The 1981 science fiction film Outland , starring Sean Connery as a federal agent on an interplanetary mining outpost, has been compared to High Noon due to similarities in themes and plot.
High Noon is referenced several times on the HBO drama series The Sopranos . Tony Soprano cites Gary Cooper's character as the archetype of what a man should be, mentally tough and stoic. He frequently laments, "Whatever happened to Gary Cooper?" and refers to Will Kane as the "strong, silent type". The iconic ending to the film is shown on a television during an extended dream sequence in the fifth-season episode "The Test Dream".
High Noon inspired the 2008 hip-hop song of the same name by rap artist Kinetics, in which High Noon is mentioned along with several other classic Western films, drawing comparisons between rap battles and Western-film street showdowns.
Marion Michael Morrison, known professionally as John Wayne and nicknamed Duke, was an American actor and filmmaker who became a popular icon through his starring roles in films made during Hollywood’s Golden Age, especially in Western and war movies. His career flourished from the silent era of the 1920s through the American New Wave, as he appeared in a total of 179 film and television productions. He was among the top box office draws for three decades, and he appeared with many other important Hollywood stars of his era. In 1999, the American Film Institute selected Wayne as one of the greatest male stars of classic American cinema.
Gary Cooper was an American actor known for his natural, authentic, strong, silent, and understated acting style. He won the Academy Award for Best Actor twice and had a further three nominations, as well as receiving an Academy Honorary Award for his career achievements in 1961. He was one of the top 10 film personalities for 23 consecutive years, and one of the top money-making stars for 18 years. The American Film Institute (AFI) ranked Cooper at No. 11 on its list of the 25 greatest male stars of classic Hollywood cinema.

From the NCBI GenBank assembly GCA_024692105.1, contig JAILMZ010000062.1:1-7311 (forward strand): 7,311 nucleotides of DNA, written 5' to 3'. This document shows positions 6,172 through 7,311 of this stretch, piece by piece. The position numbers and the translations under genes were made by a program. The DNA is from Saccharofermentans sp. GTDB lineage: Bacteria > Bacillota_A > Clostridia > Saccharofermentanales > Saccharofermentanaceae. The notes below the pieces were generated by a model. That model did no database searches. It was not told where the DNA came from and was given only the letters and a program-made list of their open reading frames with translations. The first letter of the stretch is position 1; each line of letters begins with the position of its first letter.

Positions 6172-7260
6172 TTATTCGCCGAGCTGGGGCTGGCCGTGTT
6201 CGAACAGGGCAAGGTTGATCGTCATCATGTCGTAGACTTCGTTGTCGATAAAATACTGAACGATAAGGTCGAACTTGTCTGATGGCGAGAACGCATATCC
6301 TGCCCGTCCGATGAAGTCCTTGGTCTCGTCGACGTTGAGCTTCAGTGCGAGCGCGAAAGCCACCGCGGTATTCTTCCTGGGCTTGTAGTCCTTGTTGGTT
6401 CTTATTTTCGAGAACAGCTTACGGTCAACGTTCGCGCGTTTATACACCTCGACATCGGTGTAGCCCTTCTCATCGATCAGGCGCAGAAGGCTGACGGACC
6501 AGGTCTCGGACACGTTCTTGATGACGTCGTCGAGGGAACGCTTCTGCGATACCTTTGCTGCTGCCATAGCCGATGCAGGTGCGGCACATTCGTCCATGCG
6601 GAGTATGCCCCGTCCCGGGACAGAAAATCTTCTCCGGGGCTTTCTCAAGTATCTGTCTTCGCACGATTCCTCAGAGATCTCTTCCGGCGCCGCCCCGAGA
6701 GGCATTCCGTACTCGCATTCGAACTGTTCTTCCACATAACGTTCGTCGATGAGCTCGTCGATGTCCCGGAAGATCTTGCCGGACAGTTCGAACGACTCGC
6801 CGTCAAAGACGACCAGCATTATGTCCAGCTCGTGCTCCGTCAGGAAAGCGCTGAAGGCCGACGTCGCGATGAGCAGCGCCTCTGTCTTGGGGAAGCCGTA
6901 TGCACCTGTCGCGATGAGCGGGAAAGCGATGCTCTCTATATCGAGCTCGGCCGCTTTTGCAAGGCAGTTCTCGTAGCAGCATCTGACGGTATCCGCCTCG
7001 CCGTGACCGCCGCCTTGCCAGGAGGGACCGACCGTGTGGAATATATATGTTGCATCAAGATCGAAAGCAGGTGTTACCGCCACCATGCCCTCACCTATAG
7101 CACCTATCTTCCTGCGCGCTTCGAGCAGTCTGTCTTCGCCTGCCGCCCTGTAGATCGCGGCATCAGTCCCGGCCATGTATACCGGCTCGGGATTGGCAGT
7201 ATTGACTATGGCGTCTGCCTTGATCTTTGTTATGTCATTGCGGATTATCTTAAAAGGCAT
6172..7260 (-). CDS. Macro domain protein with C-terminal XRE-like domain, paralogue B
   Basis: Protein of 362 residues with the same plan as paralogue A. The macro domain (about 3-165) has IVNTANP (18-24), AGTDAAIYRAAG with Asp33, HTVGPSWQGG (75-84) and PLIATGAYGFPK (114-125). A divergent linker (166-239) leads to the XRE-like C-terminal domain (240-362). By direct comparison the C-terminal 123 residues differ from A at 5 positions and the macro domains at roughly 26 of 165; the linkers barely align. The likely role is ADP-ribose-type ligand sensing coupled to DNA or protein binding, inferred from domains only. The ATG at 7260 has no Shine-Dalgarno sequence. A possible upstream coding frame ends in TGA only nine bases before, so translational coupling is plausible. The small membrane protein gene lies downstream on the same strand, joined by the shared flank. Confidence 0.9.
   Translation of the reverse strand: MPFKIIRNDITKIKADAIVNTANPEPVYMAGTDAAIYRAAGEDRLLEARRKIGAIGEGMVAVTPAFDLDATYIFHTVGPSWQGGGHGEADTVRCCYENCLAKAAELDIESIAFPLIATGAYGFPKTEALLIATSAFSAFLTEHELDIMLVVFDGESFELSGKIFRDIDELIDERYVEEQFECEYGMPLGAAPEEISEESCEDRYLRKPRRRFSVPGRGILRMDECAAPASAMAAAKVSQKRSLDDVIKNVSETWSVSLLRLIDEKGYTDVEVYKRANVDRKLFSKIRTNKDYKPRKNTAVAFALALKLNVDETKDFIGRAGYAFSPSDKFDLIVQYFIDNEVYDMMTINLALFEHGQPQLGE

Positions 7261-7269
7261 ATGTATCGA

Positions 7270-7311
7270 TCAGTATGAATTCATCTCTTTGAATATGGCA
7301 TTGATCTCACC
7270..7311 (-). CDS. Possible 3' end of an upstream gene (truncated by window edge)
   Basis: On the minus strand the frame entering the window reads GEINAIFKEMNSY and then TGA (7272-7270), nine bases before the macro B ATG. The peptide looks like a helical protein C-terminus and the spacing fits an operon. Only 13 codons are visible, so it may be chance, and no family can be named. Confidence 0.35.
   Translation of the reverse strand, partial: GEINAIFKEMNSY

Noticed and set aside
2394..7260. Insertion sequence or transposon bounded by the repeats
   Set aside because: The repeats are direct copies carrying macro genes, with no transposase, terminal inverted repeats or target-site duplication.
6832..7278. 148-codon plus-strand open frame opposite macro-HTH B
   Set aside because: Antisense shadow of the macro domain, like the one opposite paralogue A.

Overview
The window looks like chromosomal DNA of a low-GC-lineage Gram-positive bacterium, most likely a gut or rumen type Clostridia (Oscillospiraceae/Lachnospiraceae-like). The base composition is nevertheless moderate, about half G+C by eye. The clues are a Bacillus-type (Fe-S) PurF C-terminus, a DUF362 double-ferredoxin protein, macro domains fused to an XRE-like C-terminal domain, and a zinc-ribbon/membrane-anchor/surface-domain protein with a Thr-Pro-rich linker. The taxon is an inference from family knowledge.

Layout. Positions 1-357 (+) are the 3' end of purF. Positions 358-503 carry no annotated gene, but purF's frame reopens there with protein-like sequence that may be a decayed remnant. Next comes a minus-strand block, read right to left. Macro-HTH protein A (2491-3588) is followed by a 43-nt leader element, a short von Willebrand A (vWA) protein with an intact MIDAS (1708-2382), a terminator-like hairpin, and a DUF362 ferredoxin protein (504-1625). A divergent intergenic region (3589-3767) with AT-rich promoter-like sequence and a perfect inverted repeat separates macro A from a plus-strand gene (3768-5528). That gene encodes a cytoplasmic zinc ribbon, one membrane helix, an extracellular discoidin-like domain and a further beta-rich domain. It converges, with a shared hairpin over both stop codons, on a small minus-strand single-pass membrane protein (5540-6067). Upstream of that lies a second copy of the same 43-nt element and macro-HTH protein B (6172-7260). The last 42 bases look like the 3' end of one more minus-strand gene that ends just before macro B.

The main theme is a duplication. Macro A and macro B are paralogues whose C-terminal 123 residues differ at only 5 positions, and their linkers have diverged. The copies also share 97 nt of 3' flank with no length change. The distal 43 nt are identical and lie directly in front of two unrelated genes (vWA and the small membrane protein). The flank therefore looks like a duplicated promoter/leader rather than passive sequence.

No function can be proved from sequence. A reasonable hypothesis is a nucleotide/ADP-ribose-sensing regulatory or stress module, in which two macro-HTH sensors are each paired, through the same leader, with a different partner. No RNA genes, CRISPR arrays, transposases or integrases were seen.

Rio Bravo is a 1959 American Western film produced and directed by Howard Hawks and starring John Wayne, Dean Martin, Ricky Nelson, Angie Dickinson, Walter Brennan, and Ward Bond. Written by Jules Furthman and Leigh Brackett, based on the short story "Rio Bravo" by B. H. McCampbell, the film stars Wayne as a Texan sheriff who arrests the brother of a powerful local rancher for murder and then has to hold the man in jail until a U.S. Marshal can arrive. With the help of a "cripple", a drunk and a young gunfighter, they hold off the rancher's gang. Rio Bravo was filmed on location at Old Tucson Studios outside Tucson, Arizona, in Technicolor.
Alfred Zinnemann was an Austrian-born American film director. He won four Academy Awards for directing and producing films in various genres, including thrillers, westerns, film noir and play adaptations. He made 25 feature films during his 50-year career.
Dimitri Zinovievich Tiomkin was a Russian-born American film composer and conductor. Classically trained in St. Petersburg, Russia before the Bolshevik Revolution, he moved to Berlin and then New York City after the Russian Revolution. In 1929, after the stock market crash, he moved to Hollywood, where he became best known for his scores for Western films, including Duel in the Sun, Red River, High Noon, The Big Sky, 55 Days at Peking, Gunfight at the O.K. Corral, and Last Train from Gun Hill.
Stanley Earl Kramer was an American film director and producer, responsible for making many of Hollywood's most famous "message films". As an independent producer and director, he brought attention to topical social issues that most studios avoided. Among the subjects covered in his films were racism, nuclear war, greed, creationism vs. evolution and the causes and effects of fascism. His other notable films included High Noon, The Caine Mutiny, and Ship of Fools (1965).